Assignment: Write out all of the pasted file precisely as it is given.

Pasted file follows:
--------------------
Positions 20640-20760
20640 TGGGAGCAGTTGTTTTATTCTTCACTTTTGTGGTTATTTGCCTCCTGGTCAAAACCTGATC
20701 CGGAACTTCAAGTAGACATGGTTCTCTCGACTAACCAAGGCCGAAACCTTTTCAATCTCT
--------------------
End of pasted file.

Positions 20640-20760
20640 TGGGAGCAGTTGTTTTATTCTTCACTTTTGTGGTTATTTGCCTCCTGGTCAAAACCTGATC
20701 CGGAACTTCAAGTAGACATGGTTCTCTCGACTAACCAAGGCCGAAACCTTTTCAATCTCT